I did not 'suggest' I thought you might head off willy-nilly to do something that might be unsafe; I stated I was concerned you might. Please remember there is no way in a forum to know anything about the person who is posting beyond what they type in their post....among other things, this includes age. I was concerned that you might be both young and foolhardy....From your most recent post perhaps you are not as much of either as I feared....Anyway, some salient facts about NiChrome wire.....

    1) NiChrome wire is used to create the "Vapor" in e-cigarettes, typically powered by tiny "coin style" batteries....

    2) A typical AA battery can easily deliver > 1A of current, so depending on the size/length of wire, you could burn yourself or start a fire even with a "AA" battery.....hence my point about getting a firm grasp on the properties prior to beginning experiments.

    3) NiChrome wire forms a very high resistance oxide layer at elevated temperatures that remains intact when the wire cools. The physical properties of the wire are also (DIY) irreversibly altered at a fairly nominal temperature....specifically the wire becomes much harder and less flexible....in metallurgy the state you purchase the wire in is called "annealed", once it reaches a specific temperature it becomes "hardened"....the "hardening" typically occurs simultaneously with the formation of the exterior Oxide Layer. It is VERY IMPORTANT to form the wire and make any electrical connections PRIOR to first use. This implies that you need to "design" and Build your heating element prior to experimenting with the wire....I am stating here (not suggesting) that in order to build a viable heating element with NiChrome wire you actually have to design it first...in order to successfully design your heating element you will need to get a firm grasp on "Some of the theory and equations I find a bit daunting."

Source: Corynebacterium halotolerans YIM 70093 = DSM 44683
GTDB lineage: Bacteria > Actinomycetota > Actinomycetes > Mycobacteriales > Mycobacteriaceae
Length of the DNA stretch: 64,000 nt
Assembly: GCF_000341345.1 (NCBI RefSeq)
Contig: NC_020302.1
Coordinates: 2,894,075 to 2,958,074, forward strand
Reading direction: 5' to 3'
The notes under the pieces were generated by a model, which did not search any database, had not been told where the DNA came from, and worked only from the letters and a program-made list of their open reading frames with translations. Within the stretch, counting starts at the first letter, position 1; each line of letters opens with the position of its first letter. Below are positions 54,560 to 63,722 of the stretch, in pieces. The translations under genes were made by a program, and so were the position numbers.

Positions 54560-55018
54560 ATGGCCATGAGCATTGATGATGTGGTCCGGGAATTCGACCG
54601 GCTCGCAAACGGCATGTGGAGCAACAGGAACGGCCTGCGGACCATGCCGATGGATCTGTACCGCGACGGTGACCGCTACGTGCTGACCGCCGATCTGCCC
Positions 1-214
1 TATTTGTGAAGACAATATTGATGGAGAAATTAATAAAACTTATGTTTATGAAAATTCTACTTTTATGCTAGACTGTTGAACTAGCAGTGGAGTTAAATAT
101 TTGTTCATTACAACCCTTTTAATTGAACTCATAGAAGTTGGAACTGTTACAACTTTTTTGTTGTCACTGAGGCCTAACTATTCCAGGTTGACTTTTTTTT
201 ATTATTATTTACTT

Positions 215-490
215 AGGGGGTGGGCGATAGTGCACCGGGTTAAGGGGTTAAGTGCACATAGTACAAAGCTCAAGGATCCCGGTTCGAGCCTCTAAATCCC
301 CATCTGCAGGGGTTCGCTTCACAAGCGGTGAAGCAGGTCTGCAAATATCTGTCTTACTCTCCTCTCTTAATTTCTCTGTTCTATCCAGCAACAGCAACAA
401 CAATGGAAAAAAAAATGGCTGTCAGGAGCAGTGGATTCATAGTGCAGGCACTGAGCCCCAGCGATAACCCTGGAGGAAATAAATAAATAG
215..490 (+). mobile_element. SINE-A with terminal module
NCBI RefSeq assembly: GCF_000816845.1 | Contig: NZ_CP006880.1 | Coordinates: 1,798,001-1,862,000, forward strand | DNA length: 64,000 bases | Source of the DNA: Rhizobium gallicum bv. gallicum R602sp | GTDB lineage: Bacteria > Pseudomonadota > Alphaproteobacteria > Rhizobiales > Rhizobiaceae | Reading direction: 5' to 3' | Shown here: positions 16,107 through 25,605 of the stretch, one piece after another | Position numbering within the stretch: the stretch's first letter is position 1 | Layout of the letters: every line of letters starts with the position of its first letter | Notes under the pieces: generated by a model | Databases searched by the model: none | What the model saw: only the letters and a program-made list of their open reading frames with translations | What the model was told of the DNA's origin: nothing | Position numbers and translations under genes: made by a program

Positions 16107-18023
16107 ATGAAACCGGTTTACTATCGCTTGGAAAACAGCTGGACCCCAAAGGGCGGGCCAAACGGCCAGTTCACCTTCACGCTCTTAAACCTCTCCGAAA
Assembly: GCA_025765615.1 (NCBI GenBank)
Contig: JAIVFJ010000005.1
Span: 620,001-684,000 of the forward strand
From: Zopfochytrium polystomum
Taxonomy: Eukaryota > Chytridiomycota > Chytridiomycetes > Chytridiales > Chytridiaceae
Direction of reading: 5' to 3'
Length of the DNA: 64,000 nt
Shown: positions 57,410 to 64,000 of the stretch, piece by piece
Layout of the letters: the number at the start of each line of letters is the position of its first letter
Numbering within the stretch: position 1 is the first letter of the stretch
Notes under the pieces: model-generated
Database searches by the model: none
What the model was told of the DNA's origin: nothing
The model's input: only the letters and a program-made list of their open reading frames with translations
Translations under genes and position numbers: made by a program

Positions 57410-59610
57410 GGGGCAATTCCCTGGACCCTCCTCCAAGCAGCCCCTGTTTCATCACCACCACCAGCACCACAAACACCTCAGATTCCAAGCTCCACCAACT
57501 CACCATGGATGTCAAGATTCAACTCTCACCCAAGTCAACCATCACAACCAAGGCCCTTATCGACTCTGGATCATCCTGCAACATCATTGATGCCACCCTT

So, if you want help with this project, define a single heating element you would like to design/make. I (and hopefully others) will help point you toward finding out how to use "the theory and equations" that you currently find daunting to ensure the design is viable. You should not expect more effort on the forum's part than you yourself demonstrate, but if you put time and effort into learning then I can promise there will be a general forum willingness to guide you in the right direction. This is what this and other learning-oriented forums are about....helping people learn....they are not about doing things for other people....So, if you are OK with the ground rules, then lets explore designing a 'special purpose' heating element....